Most Illinois lawmakers know the story of Lt. Scott Gillen, a member of the Chicago Fire Department, who was struck and killed by a drunk driver in 2000 while assisting at a crash site on the Dan Ryan Expressway.
Gillen’s death brought renewed attention to the dangers associated with high-speed traffic conditions and the personnel who work in those conditions. Now in 2017, Scott’s Law is getting an update. It’s incumbent upon Illinois drivers to know exactly what that means.
What is Scott’s Law?
Surprisingly, few people are aware that Scott’s Law is a legal mandate requiring all Illinois drivers to, among other things, change lanes when approaching police or other emergency vehicles on the interstate. More commonly referred to as the “Move Over” law, Scott’s Law comes with strict penalties. Violations can result in stiff fines upwards of $10,000, drivers license suspension, or jail time in extreme cases. The principle is simple: When you see emergency lights, slow down and move over.
Here’s the exact language from the Illinois State Police
Scott’s Law Chapter 625 of the Illinois Compiled Statutes (ILCS) 5/11-907(c), mandates that upon approaching a stationary authorized emergency vehicle, when the authorized emergency vehicle is giving a signal by displaying alternately flashing red and blue lights or amber or yellow warning lights, a person who drives an approaching vehicle:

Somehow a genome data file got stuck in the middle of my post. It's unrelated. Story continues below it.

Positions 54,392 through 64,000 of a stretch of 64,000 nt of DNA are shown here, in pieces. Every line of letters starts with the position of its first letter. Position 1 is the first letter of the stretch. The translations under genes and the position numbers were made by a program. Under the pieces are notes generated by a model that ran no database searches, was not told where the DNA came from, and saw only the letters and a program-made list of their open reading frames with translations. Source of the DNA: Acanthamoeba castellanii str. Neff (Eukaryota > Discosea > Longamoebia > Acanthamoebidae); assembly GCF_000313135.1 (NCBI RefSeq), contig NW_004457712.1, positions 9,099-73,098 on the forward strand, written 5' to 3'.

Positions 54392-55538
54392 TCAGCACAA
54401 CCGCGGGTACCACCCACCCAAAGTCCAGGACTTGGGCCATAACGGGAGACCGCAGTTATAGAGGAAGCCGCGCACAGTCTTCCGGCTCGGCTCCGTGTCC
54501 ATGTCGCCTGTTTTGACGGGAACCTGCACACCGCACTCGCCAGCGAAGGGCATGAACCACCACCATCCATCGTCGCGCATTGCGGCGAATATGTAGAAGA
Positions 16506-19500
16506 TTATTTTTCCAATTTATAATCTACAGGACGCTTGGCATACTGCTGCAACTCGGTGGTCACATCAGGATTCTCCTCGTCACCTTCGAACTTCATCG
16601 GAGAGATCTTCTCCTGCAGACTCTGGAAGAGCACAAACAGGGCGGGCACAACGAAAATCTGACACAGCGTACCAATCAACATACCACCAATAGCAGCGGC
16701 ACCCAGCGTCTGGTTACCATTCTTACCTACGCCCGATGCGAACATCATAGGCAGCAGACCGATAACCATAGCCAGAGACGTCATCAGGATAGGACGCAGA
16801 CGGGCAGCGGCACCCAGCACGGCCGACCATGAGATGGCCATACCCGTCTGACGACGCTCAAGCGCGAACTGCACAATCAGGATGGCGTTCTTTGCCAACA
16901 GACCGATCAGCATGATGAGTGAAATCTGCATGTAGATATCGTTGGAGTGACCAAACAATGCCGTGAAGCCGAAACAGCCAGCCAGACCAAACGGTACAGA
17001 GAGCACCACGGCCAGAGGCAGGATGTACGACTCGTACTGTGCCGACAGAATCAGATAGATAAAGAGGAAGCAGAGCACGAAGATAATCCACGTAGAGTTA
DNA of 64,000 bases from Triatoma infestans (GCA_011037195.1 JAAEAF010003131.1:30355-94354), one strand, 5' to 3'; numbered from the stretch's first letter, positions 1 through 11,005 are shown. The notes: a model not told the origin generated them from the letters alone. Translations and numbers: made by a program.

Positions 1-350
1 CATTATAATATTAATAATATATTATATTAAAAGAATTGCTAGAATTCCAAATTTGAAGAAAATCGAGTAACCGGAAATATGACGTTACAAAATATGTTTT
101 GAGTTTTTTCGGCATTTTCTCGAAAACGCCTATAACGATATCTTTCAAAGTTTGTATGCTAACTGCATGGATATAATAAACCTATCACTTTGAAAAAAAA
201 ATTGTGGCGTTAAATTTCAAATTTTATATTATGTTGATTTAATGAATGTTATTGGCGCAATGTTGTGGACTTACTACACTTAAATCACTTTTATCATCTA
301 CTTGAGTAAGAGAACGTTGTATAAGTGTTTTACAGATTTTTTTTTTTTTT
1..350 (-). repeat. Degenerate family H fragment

- proceed with due caution, yield the right-of-way by making a lane change into a lane not adjacent to that of the authorized emergency vehicle, if possible with due regard to safety and traffic conditions, if on a highway having at least 4 lanes with not less than 2 lanes proceeding in the same direction as the approach vehicle.
- proceed with due caution, reduce the speed of the vehicle, maintain a safe speed for road conditions, if changing lanes would be impossible or unsafe.
It’s simple really. As of January 1, 2017, Scott’s Law now applies to all vehicles that display flashing emergency lights, including commercial trucks and cars; the law is no longer limited to emergency response vehicles — i.e. police cruisers, ambulances, and fire trucks. If it hasn’t resonated already: slow down, change lanes, and always proceed with caution, no matter the circumstances.